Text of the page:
The president says it could be anyone’s family that can be shattered by this system, which Senator Cory Booker says is set up to “crush” low-income Americans. The criminal justice system is institutionally biased according to race, “particularly when you think about non-violent drug offenses,” Holder says. “It’s not normal.”
In related news, the FBI released new data yesterday showing US marijuana arrests rose to more than 700,000 in 2014. Almost 90 percent of those arrests were for simple possession. One person will be arrested for marijuana about every minute, which means while you read this, someone just got cuffed. Blacks are up to thirty times more likely as whites to be arrested for pot in the United States, despite similar usage rates.
As VICE documents, one out of every three black children born in the United States today will go to jail at least once in their lives. VICE features a former federal judge who says mandatory minimum sentencing laws enacted by Congress in the Eighties and Clinton in the Nineties are wildly unjust. Sex offenders and rapists get far less time than fathers and sons with non-violent drug offenses.
Folks are pleading guilty and serving fifteen years in federal prison rather than face potentially life for “ghost dope” — conspiracy charges based on hearsay evidence. Mandatory minimums are so terrifying, the federal system has a 97 percent guilty plea rate. It is prosecutors, not judges, who now decide time served.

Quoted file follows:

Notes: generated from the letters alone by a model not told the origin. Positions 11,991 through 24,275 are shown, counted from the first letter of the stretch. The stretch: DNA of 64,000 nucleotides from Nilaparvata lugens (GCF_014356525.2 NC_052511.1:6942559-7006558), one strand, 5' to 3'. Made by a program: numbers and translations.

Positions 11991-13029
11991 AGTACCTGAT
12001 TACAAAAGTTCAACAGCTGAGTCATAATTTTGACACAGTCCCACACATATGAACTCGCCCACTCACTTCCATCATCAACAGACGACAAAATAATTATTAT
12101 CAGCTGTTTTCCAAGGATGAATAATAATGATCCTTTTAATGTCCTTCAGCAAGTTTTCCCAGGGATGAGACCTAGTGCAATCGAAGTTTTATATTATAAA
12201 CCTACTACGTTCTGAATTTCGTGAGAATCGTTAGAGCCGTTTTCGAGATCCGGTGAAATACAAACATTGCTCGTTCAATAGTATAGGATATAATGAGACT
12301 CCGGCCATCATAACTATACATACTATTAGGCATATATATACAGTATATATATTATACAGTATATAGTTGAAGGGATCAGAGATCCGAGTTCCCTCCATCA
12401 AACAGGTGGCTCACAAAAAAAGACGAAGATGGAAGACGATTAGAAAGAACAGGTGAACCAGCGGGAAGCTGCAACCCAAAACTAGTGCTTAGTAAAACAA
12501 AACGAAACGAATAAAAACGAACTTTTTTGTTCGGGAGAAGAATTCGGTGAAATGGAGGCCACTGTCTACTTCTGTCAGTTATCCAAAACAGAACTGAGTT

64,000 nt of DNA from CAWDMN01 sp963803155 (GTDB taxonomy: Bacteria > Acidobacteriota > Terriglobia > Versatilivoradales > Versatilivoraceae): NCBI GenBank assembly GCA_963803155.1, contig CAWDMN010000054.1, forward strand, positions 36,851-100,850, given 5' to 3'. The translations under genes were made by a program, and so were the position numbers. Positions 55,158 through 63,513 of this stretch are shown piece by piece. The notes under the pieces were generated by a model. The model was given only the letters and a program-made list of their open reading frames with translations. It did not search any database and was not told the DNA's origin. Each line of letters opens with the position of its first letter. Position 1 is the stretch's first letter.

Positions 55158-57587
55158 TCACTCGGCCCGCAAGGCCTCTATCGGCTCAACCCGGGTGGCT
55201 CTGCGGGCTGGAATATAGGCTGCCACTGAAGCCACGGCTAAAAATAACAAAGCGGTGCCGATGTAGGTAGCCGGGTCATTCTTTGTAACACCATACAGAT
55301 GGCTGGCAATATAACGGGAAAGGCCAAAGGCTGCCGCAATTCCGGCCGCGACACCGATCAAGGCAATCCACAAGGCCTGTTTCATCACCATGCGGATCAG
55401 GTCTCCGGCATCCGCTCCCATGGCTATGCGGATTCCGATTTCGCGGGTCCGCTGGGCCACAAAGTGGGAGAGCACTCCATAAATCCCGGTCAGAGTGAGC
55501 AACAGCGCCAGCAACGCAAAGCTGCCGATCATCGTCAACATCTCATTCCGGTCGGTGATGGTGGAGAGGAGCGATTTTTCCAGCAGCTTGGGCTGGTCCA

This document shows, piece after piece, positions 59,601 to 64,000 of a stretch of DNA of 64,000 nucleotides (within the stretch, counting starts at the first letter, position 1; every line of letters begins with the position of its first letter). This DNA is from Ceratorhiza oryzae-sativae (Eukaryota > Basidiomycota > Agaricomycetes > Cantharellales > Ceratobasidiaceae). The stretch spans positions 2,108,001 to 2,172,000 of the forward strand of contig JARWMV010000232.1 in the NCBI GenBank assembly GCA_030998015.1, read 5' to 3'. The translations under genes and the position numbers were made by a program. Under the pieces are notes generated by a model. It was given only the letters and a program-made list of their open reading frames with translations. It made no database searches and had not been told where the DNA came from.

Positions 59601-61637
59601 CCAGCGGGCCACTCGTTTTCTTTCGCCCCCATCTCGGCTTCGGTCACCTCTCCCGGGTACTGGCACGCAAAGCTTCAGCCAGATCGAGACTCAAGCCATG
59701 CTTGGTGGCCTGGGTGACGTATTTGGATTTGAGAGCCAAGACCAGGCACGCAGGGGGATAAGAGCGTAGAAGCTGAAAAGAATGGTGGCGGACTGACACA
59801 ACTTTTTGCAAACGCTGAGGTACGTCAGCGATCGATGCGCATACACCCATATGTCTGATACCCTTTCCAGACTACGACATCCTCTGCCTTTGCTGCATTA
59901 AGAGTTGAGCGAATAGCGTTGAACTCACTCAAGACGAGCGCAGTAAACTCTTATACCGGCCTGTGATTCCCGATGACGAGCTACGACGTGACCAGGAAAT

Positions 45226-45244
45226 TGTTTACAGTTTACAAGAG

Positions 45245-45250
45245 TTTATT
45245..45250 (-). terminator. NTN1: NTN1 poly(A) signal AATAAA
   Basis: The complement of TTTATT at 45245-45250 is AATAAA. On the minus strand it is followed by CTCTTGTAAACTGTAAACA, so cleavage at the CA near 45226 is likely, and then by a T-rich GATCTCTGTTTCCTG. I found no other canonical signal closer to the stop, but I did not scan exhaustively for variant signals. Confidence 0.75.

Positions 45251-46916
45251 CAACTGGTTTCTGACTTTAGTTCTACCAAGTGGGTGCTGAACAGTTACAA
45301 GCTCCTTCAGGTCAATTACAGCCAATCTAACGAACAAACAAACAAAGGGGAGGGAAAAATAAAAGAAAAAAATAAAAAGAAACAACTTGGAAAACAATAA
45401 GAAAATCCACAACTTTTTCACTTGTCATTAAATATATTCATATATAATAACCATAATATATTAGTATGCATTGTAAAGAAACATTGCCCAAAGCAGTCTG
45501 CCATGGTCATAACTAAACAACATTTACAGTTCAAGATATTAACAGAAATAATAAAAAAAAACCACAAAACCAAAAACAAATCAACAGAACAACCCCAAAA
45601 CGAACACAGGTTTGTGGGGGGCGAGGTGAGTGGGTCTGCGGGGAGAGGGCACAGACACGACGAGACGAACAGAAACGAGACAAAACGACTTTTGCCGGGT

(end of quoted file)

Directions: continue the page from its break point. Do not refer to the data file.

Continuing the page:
America is also dealing with the generational consequences of fifty years of mass incarceration. The nation has families in which three generations of males have done time. There are 1.1 million fathers behind bars. There are more Black folks in state custody than there were slaves in 1850.
When convicts get out, they’re barred from getting a job, credit, food stamps, college loans, and housing. States are also releasing citizens with huge debts and re-arresting them when they can’t pay them. With no diploma and a record, it’s no wonder 50 percent reoffend within one year. It’s barbaric.
A bipartisan effort is underway in Congress to reform the entire system, due to both its immense fiscal and human costs. We’re spending $80 billion a year on “corrections” systems that do not correct anyone.
But as the documentary shows, the single biggest challenge of America in the 21st century will be repenting for five decades of silence and inaction.